Introducing Gloria Rolando
Aug - Oct '97
Interview in "Women," Havana
Biography, list of films
Contacting Gloria Rolando
Obtaining Gloria's videos
Afro-Cuban Film Maker Gloria Rolando ends
- December 22, 1996
After a successful tour of 24 cities with over 35 presentations, the Afro-Cuban film
maker Gloria Rolando returned to Havana on December 22nd, 1996. While in the US, she
presented the two videos in her African Diaspora series, "Oggun, Forever
Present," and "My Footsteps in Baragua." Gloria researched, directed, and
wrote the script for both these videos.
Gloria Rolando carried out an extensive tour of the US in which she presented both
documentaries. As Gloria relates, "the oral tradition, the African heritage, the
struggle of Blacks to maintain their identity, are elements in common in these two
documentaries. Their positive reception especially among African-American audiences shows
just how many shared aspects exist among our histories."
Oggun: Forever Present
Gloria has been in the film industry since 1976. From 1989 on, she's worked to develop
her own line of scripts and documentaries as a director. As she relates: "my interest
is in Afro-Cuban culture and the anonymous peoples who belong to the complex history of
the African diaspora. It was not until 1991 that I was able to complete my first film, in
video, under my own direction: Oggun, Forever Present."
This documentary was produced by Videoamerica S.A., a video company with representation
in Havana. From 1992 until now, "Oggun" has been shown in more than 50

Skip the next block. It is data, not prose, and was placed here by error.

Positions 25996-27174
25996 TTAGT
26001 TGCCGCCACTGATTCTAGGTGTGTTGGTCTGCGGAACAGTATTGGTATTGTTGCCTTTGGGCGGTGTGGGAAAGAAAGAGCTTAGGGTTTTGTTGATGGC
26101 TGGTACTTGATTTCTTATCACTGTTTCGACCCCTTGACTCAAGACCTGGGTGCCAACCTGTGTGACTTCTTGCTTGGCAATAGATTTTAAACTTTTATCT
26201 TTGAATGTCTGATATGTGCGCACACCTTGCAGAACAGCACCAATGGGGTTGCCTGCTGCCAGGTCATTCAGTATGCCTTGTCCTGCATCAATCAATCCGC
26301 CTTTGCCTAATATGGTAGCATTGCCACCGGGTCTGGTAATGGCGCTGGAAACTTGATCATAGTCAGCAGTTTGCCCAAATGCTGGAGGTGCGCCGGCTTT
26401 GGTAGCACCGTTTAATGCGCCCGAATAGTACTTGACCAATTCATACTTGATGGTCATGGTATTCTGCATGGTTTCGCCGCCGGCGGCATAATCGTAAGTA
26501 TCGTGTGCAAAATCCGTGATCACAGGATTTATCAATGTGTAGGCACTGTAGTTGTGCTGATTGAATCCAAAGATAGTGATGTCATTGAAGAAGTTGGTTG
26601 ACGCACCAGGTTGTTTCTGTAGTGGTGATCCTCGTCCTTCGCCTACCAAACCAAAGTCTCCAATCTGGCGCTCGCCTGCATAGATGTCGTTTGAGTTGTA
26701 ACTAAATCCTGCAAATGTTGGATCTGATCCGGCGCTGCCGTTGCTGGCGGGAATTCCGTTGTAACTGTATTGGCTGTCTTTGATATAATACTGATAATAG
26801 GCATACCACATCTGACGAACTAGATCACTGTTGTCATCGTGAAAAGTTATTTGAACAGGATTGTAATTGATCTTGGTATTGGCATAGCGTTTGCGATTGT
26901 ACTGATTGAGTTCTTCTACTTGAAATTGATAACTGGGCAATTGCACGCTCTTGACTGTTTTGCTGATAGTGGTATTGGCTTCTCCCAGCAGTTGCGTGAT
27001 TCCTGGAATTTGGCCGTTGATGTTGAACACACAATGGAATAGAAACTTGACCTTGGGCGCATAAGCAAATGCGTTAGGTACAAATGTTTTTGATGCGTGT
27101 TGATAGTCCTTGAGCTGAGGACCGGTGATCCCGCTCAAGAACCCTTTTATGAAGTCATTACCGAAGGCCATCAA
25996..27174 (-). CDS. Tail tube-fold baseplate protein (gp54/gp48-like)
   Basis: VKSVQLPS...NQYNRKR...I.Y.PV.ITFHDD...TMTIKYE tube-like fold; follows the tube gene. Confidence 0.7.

Universities and cultural centers in different cities in the United States, where this
film has been recognized for its aesthetic quality and the importance of its testimony
from the African oral tradition.
In 1994 "Oggun" won the Premio de la Popularidad in the Festival de Video
Mujer e Imagen celebrated in Ecuador. More information about this documentary may be found
in an article that Gloria Rolando wrote: " 'Oggun': Proposiciones a traves de un
Video," published in Santeria Aesthetics in Contemporary Latin American Art, edited
by Arturo Lindsay in a collection of the Smithsonian Institution Press, 1996. Oggun is
available in the US from the AfroCubaWeb Site.
Imagenes del Caribe: independent video production group
In 1995 Gloria Rolando decided to create the Grupo de Video Independiente,
"Imagenes del Caribe," with the goal of finding an outlet for her work to
continue. The group consists of Cuban television and film professionals/artists. It has
official status under the Movimiento Nacional de Video de Cuba.
My Footsteps in Baragua
Imagenes del Caribe's first artistic production was "My Footsteps in
Baragua," which discusses the West Indian community in Cuba. The documentary is
dedicated to three important Caribbean intellectuals: Nicolas Guillen (Cuba), George
Lamming (Barbados), and Rex Nettleford (Jamaica). As Gloria relates: "Through the
personal stories of these immigrants and their descendants, the film brings to life the
historical process that was common to many sons and daughters of the Caribbean who today
live in the United States, Canada, and England."
I. Promotion of existing works. This includes submissions to film festivals within and
outside the US. AfroCubaWeb Site has promotional copies available for festivals..
II. Production of new documentaries: "Imagenes del Caribe" as an Independent
Video Group is seeking funding to produce the projects described below. Funding for Cuba
based projects will have to come from outside the US, under current law. Funding for joint
projects within the US can be obtained from within the US, an important point given the
A) "My Roots?" Reflections, stories, and images that reveal some aspects of
spirituality, and common roots among Black Cubans and Afro-Americans. As Gloria explains:
"The question mark of the title is part of the debate that this documentary poses in
order to comment on our past and present as sons and daughters of the same continent: